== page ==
|Members from the Philippine Cultural Dancers group perform a traditional dance (tinikling) [Image: U.S. Air Force/Senior Airman Nestor Cruz]|
It has become a tradition for students at Kensington Elementary School in Kensington, New Hampshire to attend the annual Cultural Passport program to learn about and honor the heritage of other students and residents of the town. The event has been running for 14 years, exposing students to the cultures of various countries, including China, Korea, and Australia. This year, the program brings another Asian country to the community: the Philippines.
Students were introduced to different Filipino dialects and Filipino food, such as coconut water and biko—a type of glutinous rice cake with coconut milk and brown sugar, often served as dessert or mid-afternoon snack in Philippines. They also tried dancing the tinikling — the National dance of the Philippines. To do the dance, two people sit at opposite sides of two bamboo sticks, tap the sticks on the ground and against each other in a fast rhythm while others dance by stepping over and in between the sticks. At the event, the National Federation of Filipino Americans Association also came to perform Filipino folk dances. Other activities included tribal mask making, jewelry making and animal study.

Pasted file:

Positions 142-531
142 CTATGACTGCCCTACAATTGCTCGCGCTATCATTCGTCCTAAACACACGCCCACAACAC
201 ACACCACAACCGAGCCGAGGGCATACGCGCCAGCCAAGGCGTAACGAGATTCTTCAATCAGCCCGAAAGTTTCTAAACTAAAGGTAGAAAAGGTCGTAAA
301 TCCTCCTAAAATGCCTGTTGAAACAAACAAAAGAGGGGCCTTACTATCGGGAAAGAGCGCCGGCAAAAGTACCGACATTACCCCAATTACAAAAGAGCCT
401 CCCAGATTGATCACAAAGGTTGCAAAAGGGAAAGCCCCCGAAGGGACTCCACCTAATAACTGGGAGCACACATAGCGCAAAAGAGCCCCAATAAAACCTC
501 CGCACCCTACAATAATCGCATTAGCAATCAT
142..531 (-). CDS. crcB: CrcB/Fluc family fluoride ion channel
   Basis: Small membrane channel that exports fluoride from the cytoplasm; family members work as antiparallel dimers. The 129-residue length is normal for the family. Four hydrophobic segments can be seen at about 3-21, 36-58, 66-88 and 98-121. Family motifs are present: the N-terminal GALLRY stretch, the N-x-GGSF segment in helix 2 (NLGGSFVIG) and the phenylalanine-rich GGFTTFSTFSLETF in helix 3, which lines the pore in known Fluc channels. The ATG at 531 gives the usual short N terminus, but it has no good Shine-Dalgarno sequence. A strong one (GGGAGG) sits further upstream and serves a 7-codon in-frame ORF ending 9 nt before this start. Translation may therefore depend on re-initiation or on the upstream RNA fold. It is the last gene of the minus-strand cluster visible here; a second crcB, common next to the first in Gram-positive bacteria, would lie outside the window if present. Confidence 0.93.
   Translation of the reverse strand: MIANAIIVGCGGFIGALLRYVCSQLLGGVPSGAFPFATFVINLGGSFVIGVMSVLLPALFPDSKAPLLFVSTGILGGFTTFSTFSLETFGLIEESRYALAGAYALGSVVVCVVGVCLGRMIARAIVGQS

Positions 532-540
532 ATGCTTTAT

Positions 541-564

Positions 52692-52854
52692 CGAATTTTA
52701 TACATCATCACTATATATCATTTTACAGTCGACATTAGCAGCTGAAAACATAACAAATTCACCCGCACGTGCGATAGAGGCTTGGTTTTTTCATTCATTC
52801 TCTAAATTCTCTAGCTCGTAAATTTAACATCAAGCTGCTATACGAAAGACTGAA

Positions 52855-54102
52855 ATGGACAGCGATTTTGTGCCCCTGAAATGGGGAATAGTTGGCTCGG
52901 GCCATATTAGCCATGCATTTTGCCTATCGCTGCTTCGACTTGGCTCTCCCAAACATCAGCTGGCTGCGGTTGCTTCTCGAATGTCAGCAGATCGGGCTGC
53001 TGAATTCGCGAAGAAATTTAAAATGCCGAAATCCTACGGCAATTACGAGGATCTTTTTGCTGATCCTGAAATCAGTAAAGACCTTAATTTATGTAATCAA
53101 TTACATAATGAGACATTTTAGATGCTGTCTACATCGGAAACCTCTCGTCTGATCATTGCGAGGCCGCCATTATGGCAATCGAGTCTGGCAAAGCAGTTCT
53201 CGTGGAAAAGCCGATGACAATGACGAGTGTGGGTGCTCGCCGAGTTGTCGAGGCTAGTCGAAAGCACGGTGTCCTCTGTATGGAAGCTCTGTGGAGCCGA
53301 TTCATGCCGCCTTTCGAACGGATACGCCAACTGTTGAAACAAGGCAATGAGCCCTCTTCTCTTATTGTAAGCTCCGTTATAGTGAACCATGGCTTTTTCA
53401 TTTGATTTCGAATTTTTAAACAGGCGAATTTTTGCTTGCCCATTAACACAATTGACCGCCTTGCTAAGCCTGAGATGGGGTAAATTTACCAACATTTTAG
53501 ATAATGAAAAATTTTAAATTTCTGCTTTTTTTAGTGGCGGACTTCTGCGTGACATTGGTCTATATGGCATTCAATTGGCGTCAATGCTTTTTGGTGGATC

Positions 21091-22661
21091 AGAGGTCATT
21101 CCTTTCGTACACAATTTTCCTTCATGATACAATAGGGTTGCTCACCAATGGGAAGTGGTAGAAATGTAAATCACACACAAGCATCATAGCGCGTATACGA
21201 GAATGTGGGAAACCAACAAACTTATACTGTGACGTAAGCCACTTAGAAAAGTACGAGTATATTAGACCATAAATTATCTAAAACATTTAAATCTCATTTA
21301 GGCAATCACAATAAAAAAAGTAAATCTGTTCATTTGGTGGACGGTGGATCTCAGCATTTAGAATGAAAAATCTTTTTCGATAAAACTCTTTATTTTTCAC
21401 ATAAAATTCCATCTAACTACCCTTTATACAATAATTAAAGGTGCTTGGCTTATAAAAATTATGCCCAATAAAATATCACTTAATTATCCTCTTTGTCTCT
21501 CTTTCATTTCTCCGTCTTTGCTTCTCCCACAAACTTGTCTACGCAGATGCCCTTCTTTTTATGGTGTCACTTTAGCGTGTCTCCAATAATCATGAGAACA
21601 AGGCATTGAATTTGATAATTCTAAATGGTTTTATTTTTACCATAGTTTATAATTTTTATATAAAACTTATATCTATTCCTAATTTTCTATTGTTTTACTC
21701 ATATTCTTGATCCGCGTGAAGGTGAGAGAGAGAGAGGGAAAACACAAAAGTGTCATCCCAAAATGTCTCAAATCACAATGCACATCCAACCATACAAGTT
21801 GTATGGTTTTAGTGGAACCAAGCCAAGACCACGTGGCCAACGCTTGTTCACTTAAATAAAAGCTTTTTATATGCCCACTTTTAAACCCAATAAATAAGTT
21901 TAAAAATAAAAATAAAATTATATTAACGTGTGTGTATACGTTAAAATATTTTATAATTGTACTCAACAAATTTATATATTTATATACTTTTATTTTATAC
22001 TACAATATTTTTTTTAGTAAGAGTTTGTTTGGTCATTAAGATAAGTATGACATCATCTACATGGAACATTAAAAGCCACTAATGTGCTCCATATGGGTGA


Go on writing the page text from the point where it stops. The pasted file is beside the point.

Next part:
The purpose of the event is to expose the Kensington community to foreign and less-well-known cultures. Asian Americans only make up 2.6% of the New Hampshire population. The third largest ethnic community is Filipino, accounting for 10% of the total Asian American population. However, in the United States in general, Filipino immigrants make up the largest Southeast Asian immigration group and second-largest Asian group after China.
Anh Pham is a Research intern at the East West Center in Washington, DC and Master's Candidate in International Affairs at the School of International Service, American University.